What is Fusion?
Fusion is the process at the core of our Sun. What we see as light and feel as warmth is the result of a fusion reaction: hydrogen nuclei collide, fuse into heavier helium atoms and release tremendous amounts of energy in the process.
Fusion is the energy source of the Universe, occuring in the core of the Sun and stars.
In the stars of our universe, gravitational forces have created the necessary conditions for fusion. Over billions of years, gravity gathered the hydrogen clouds of the early Universe into massive stellar bodies. In the extreme density and temperature of their cores, fusion occurs.
How does fusion produce energy?
Atoms never rest: the hotter they are, the faster they move. In the core of our Sun, temperatures reach 15,000,000° Celsius. Hydrogen atoms are in a constant state of agitation, colliding at very great speeds. The natural electrostatic repulsion that exists between the positive charges of their nuclei is overcome, and the atoms fuse. The fusion of two light hydrogen atoms (H-H) produces a heavier element, helium.
The mass of the resulting helium atom is not the exact sum of the two initial atoms, however—some mass has been lost and great amounts of energy have been gained. This is what Einstein's formula E=mc² describes: the tiny bit of lost mass (m), multiplied by the square of the speed of light (c²), results in a very large figure (E), which is the amount of energy created by a fusion reaction.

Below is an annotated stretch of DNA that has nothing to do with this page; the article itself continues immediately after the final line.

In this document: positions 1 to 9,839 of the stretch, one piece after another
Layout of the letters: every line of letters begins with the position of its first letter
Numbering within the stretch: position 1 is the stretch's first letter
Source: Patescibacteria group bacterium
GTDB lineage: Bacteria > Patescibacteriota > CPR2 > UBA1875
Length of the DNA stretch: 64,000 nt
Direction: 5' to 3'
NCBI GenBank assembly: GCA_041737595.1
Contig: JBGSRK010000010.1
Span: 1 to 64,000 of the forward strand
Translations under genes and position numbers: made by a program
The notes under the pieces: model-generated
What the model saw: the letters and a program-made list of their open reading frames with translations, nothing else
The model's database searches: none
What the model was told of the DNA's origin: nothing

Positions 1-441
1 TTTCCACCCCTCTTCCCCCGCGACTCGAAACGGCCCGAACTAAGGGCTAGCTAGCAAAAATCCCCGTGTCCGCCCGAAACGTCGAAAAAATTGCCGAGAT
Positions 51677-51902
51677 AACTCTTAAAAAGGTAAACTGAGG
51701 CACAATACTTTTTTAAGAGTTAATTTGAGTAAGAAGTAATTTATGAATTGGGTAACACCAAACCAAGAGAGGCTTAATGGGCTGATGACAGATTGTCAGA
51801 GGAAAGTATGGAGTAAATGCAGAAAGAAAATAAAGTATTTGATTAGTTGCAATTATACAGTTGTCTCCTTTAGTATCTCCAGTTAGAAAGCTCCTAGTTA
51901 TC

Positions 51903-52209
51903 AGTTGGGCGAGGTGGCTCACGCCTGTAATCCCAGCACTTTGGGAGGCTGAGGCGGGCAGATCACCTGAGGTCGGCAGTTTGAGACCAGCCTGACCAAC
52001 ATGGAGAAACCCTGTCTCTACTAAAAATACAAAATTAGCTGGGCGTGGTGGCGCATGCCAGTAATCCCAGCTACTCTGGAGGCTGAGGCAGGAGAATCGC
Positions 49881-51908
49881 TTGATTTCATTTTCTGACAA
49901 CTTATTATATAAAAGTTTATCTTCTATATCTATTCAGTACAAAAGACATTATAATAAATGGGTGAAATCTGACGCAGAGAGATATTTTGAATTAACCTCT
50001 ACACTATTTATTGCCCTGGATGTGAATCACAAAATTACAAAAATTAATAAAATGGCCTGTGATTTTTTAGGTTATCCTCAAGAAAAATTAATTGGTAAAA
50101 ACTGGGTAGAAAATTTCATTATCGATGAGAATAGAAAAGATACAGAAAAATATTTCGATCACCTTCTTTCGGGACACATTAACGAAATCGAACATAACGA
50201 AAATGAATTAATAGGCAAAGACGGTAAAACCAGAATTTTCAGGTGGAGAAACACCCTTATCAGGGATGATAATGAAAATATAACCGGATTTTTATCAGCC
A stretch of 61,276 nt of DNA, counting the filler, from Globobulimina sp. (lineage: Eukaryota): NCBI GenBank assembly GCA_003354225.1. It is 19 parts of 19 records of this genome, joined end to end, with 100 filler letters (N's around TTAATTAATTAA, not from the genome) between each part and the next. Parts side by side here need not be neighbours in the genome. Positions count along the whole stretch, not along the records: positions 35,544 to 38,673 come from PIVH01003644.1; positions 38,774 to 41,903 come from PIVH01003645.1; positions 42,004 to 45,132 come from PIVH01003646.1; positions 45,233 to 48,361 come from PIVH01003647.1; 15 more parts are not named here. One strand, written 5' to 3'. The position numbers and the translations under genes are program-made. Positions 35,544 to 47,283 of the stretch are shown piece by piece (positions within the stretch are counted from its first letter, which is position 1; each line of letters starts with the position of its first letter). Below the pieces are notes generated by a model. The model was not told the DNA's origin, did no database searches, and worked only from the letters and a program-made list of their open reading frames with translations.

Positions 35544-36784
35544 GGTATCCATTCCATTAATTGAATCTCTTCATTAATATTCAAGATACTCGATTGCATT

Every second, our Sun turns 600 million tons of hydrogen into helium, releasing an enormous amount of energy. But without the benefit of gravitational forces at work in our Universe, achieving fusion on Earth has required a different approach.
Fusion on Earth
Twentieth-century fusion science has identified the most efficient fusion reaction to reproduce in the laboratory setting: the reaction between two hydrogen (H) isotopes deuterium (D) and tritium (T). The D-T fusion reaction produces the highest energy gain at the 'lowest' temperatures. It requires nonetheless temperatures of 150,000,000° Celsius to take place—ten times higher than the H-H reaction occurring at the Sun's core.
Three, two, one ... We have plasma! Inside the European JET Tokamak, both before and during operation. Photo: EFDA, JET.
At extreme temperatures, electrons are separated from nuclei and a gas becomes a plasma—a hot, electrically charged gas. In a star as in a fusion device, plasmas provide the environment in which light elements can fuse and yield energy.
In ITER, the fusion reaction will be achieved in a tokamak device that uses magnetic fields to contain and control the hot plasma. The fusion between deuterium and tritium (D-T) will produce one helium nuclei, one neutron, and energy.
The helium nucleus carries an electric charge which will respond to the magnetic fields of the tokamak and remain confined within the plasma. However, some 80 percent of the energy produced is carried away from the plasma by the neutron which has no electrical charge and is therefore unaffected by magnetic fields. The neutrons will be absorbed by the surrounding walls of the tokamak, transferring their energy to the walls as heat.
In ITER, this heat will be dispersed through cooling towers. In the subsequent fusion plant prototype DEMO and in future industrial fusion installations, the heat will be used to produce steam and—by way of turbines and alternators—electricity.